3. [Comment removed for violating Terms of Use. Commenter was using different names to make it seem as if several people agreed with his or her position.]

  4. Can we call this Menlo Balance initiative what it is — redlining!

    Not only is it redlining but it also would deprive an impoverished school district of funds to educate Latino children.

    It’s Menlo Park’s way of saying to East Palo Alto, “You all don’t get to uppity now! Know your place! Stay out of our town.”

    • Redlining, that’s cute. Can you say with 100% accuracy how many units will be designated and assigned for teachers and staff of RCSD? Based on average income levels of teachers and staff of RCSD, how many would qualify for the low income thresholds specific to the buildings requirements?? Go ahead, I’ll wait. The fact is that developers aren’t in it to “help” people they’re in it for one thing, MONEY!!! Call it racist, redlining, whatever, it doesn’t make it true because the facts don’t support your feelings on the matter.

      • “Not so obvious,” get your facts straight.

        1. You throw around the word “developers” as if this were a private sector housing development, when, in fact, it’s owned by the Ravenswood City School District.

        2. The first priority will be given to employees of that district and then, if there are units remaining, employees of other school districts.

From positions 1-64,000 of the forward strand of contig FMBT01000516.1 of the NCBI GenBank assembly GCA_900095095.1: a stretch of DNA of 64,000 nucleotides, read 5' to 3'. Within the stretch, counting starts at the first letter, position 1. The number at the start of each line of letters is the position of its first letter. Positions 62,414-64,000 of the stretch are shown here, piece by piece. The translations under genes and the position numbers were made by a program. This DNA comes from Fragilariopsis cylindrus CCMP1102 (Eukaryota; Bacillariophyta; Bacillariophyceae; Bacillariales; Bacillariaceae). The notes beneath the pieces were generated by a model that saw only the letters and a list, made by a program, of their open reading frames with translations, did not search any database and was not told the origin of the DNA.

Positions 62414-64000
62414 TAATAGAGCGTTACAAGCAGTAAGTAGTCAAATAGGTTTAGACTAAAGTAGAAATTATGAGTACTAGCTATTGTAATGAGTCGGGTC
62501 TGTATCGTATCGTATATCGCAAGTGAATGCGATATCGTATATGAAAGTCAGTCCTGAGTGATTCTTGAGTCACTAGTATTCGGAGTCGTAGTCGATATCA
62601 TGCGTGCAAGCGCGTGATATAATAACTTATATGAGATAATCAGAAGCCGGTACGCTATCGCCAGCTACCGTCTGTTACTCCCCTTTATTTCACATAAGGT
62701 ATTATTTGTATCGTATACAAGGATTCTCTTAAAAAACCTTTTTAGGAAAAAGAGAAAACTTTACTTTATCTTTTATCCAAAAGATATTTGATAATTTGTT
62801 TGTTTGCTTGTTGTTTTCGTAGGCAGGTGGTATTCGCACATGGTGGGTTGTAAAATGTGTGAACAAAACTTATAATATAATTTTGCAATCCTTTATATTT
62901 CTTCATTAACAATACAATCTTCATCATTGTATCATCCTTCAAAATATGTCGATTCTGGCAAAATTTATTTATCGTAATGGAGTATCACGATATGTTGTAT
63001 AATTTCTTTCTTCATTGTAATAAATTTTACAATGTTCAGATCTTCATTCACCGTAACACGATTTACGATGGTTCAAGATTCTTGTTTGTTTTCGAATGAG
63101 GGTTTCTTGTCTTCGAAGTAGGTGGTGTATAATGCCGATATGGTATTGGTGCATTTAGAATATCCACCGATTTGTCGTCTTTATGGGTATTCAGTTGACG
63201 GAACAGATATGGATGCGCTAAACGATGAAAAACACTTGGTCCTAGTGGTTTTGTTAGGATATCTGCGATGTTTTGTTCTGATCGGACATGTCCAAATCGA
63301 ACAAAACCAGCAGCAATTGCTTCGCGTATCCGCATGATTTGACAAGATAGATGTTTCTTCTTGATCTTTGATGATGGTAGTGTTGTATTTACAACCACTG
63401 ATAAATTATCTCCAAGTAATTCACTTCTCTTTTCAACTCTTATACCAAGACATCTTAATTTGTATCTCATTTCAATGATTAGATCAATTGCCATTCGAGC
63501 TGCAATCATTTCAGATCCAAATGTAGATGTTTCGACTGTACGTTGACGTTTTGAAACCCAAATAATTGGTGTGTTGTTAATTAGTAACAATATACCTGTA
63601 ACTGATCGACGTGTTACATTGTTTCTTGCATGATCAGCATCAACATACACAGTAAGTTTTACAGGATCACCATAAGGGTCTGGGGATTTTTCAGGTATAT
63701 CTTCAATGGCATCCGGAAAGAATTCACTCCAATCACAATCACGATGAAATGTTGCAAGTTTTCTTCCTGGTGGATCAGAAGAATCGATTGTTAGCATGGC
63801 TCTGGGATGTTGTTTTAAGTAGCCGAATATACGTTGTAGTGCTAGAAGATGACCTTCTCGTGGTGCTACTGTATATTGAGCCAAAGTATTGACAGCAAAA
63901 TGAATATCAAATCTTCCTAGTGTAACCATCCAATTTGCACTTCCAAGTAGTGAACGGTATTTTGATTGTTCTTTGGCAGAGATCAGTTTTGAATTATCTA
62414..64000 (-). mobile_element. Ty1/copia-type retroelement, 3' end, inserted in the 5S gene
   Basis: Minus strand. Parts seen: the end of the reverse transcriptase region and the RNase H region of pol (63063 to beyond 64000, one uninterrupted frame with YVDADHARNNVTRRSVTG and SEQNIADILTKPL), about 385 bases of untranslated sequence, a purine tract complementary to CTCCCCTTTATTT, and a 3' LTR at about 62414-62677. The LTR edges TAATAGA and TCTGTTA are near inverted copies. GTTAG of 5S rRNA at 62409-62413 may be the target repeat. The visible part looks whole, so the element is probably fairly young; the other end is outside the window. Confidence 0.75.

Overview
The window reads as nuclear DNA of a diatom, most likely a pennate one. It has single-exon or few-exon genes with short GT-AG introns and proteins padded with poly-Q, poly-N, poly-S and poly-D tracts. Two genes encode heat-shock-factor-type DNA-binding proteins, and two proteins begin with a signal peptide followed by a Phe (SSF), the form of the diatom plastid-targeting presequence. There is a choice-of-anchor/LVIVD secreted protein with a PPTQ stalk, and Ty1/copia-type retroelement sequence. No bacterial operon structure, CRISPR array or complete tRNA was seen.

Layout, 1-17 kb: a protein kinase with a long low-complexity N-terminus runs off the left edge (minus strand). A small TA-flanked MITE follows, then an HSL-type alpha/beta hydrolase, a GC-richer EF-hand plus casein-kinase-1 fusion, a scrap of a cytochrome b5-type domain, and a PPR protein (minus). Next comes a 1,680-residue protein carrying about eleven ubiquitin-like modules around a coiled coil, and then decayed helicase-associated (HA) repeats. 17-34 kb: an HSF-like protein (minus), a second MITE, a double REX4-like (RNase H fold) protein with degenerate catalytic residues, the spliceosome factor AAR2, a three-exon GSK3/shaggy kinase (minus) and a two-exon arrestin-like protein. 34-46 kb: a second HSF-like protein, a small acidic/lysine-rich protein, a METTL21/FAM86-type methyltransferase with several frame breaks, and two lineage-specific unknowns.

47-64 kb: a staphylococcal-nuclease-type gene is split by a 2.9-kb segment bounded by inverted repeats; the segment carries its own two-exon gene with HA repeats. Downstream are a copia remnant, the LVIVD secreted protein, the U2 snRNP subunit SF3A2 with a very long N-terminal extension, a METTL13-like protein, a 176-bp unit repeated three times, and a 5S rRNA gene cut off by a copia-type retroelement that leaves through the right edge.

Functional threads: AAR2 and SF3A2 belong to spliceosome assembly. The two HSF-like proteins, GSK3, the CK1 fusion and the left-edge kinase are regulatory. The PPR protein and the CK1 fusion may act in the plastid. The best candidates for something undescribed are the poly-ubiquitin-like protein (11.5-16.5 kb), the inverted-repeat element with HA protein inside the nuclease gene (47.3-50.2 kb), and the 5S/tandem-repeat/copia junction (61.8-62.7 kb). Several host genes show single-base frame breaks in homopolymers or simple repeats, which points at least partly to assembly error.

3. It’s a trick question to say how many units will be allocated because the approval process isn’t that far along yet. But the Ravenswood board has made its plan public — this is for teachers and other school employees.

        • Come on Hal. Educate yourself. To point 1, the property is owned buy RCSD. The development is done by private, for-profit, commercial developers. To point 2, There is is simply nothing about other school districts. That’s just incorrect. There is nothing in the proposal for developing the property that gives any preference to other districts. And for point 3, it’s quite common for developments to define set asides in the plan proposal. Those set asides are integral for getting certain state and federal grant approvals.

          The fact is that time and time again RCSD has refused to set aside rentals or even considering selling developed properties to teachers and school employees. They’re on the record saying that’s off the table, because it doesn’t provide the recurring revenue that market rate rentals provide. Please read the proposal, you’ll see.

  5. It’s telling to see all of the big money coming from rich developers and homeless advocate groups that are outside Menlo Park. I don’t think people who have actually invested in homes in Menlo will so easily give away their communities. And the constant cries of “racist” are going to backfire here.